Digital Design & The Digital Canvas

Creative Web
by Matt Griffin, Front End Developer/Digital Designer at The Agency

Digital Design encompasses many disciplines, including information architecture design, content strategy, interface design, User Experience design (UX design), graphic design, accessibility design, animation and programming. Anywhere there is digital content or functionality, being engaged with by people, there is a need for Digital Design.

Most of us experience Digital Design on the web in the form of websites and web apps and for the most part when referring to the visual of Digital Design we often call this “web design” but whatever nomenclature you use, as designers, the key to being success is in understanding the medium with which we are designing and even though this medium can seem simple to a consumer, for practitioners of digital design, as well as those of us who commission it, we cannot ignore the complexities and nuances of that medium and, when we engage in design work, we must ensure that we are actually designing for the “Digital Canvas” and not merely engaging in out of date design practices, designing to the legacy of print design.

What is the Digital Canvas?

The digital canvas can be both static and mobile. It can sit in your hand, on your TV, on your desktop or on the face of an Apple Watch. The same design displays itself to your consumers in innumerable locations and on a multitude of devices. In every case your design can look different and in each location your design and your project can fail.

This is because, today the platforms on which you are engaging with digital consumers is fragmented and people are engaging with digital content in much more diverse ways than they used to. On desktops, on laptops, on games consoles, on tablets, on e-readers, on mobiles and even aurally through screen readers. The Digital Canvas, in this respect, sits in thousands of different places at once. Yet we must still make our design work in all of the places that matter.

Where is the Digital Canvas?

The Digital Canvas, for the most part, is experienced on the web, inside a browser but the vestiges of digital design, through interface design, UX design, Content Strategy and Information Architecture are universal throughout digital products.

For this reason, many companies are rationalising their digital offering and consolidating their focus on the web. See, for example recently at BBC News. Companies are starting to focus more on responsive design for the web and less on native apps, to get across their message. Because the truth is that, if you want your message to be seen by the most people, you choose the web. The web is universal, while native apps are inherently constrained within their own eco-system. As such, Digital Design is on the web and in the cloud, on the internet and on almost all of our digital devices.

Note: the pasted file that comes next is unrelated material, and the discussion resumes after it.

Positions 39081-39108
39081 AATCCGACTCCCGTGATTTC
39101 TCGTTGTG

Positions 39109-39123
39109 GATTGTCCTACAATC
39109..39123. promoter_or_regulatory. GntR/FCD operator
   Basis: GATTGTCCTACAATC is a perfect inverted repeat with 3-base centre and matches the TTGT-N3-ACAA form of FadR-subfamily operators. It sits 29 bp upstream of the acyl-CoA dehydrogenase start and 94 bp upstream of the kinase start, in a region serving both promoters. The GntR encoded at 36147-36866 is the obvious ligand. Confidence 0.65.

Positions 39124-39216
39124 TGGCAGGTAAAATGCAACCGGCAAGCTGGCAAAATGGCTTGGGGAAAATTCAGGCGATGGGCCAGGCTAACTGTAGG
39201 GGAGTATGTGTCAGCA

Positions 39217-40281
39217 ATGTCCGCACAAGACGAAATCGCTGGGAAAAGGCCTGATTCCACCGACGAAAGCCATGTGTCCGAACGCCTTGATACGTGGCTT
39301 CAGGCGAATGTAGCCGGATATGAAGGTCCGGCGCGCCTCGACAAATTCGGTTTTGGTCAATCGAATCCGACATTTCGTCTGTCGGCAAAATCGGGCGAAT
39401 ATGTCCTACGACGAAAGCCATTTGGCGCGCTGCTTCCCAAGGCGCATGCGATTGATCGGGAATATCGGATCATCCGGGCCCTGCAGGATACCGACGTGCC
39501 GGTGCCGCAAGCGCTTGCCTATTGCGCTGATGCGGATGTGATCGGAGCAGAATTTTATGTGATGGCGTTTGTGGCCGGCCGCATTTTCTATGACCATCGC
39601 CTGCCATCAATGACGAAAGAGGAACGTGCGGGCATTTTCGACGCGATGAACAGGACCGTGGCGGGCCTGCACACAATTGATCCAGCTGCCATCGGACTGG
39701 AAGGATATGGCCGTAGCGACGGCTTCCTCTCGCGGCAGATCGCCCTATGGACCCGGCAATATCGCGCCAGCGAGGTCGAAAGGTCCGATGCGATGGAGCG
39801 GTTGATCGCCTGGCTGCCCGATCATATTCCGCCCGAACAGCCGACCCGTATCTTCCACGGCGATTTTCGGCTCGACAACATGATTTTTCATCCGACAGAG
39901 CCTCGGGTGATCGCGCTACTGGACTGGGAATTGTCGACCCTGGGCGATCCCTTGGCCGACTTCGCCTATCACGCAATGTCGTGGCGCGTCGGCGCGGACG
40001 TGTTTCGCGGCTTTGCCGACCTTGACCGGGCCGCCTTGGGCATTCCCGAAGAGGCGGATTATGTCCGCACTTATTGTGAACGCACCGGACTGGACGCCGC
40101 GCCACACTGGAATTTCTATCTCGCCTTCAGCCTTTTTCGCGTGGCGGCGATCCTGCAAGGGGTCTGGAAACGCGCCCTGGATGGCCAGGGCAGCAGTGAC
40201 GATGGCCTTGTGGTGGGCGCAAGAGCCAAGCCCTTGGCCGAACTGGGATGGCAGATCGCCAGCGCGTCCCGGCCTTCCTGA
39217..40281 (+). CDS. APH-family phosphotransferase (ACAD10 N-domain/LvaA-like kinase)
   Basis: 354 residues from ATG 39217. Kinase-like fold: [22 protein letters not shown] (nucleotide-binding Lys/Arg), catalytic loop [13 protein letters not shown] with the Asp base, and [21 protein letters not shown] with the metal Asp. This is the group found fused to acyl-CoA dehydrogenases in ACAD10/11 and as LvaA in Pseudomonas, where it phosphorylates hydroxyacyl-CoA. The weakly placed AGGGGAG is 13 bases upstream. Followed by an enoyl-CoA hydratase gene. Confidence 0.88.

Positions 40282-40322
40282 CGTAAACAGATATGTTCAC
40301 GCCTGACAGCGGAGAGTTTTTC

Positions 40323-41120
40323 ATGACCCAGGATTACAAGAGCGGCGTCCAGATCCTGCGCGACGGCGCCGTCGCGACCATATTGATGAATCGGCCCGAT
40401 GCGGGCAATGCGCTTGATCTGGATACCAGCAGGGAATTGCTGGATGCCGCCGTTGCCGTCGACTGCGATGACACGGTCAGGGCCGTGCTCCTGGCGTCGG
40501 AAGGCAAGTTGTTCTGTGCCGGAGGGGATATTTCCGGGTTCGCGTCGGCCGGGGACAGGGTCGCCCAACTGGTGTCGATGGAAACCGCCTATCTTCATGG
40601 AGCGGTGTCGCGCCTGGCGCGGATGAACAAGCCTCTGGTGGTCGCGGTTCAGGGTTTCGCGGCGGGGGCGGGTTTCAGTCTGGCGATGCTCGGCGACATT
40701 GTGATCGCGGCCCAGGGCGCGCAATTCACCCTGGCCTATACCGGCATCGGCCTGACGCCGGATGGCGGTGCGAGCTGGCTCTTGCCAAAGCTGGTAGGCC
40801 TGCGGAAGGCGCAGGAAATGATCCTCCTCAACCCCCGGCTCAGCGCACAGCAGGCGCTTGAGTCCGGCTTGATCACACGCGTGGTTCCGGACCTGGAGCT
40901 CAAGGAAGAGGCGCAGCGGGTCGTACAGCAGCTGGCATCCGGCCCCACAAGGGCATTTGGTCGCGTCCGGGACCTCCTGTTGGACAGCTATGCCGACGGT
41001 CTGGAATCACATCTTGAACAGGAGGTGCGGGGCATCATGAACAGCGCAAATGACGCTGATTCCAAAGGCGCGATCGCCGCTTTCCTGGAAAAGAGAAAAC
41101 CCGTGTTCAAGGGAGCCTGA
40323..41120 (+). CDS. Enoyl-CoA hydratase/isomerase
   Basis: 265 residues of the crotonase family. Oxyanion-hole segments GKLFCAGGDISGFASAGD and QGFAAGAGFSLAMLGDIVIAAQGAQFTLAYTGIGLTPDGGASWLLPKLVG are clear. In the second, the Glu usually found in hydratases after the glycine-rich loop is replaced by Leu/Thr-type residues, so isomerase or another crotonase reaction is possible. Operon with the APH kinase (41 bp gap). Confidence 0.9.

How Do We Design For The Digital Canvas?

If we want success in our digital projects, we need to accept and understand that the old design principles of print design, not only are not useful but they actually constrain digital design and in fact simply do not “cut it” any more. If your digital project is being designed without, digital expertise then you project will never be anywhere near as effective or valuable as it could be.

A designer must understand her canvas and a digital designer must understand the Digital Canvas. The digital canvas includes; information architecture design, content strategy, interface design, UX design, graphic design, accessibility design, animation and programming. Information Architecture design is the design and building of how your content and copy is best structured, based on your users goals and rationalised by your business objectives.

Content Strategy design is the planning development and management of your active content and how your are engaging with your users and optimising your site for search.

Interface design, UX design, graphic design and animation design constitute, for the most part, the visual aspects of Digital Design. Interface and UX focusing on the user’s interaction, while graphic and animation design, in addition to covering interaction, focus on the subjective general aesthetic, as well.

Accessible design is a design process in which the needs of people with disabilities are specifically considered. At first hand this might seem irrelevant to many who commission work but since 2010 many digital projects are now covered by a legal duty to make “reasonable adjustments” to enable disabled persons to access their services, under new government legislation. Even if a website is merely delivering information or entertainment to the public, there may be a duty to make “reasonable adjustments”.

All of these disciplines are executed and facilitated through the programming work of developers, the sturdy trunk of the Digital Design tree. It can be easy, when looking at a digital project as a whole, to relegate developers to the role of facilitators, as the implementers and “the hands” of the project. But their expertise need to be engaged with and used at every step within Digital Design. Because it is the developers that will create and manipulate the Digital Canvas on which your project is created. Every discipline within Digital Design is key and must be engaged with, to some extent, but of all of Digital Design’s practitioners, developers have the deepest understanding of the Digital Canvas’ nuances and pitfalls.

In all, digital design is undeniably complex and so is the Digital Canvas. As practitioners and commissioners of digital design we need to understand these complexities, we need to stop being constrained by the legacy of print design and we need to tackle the Digital Canvas head on.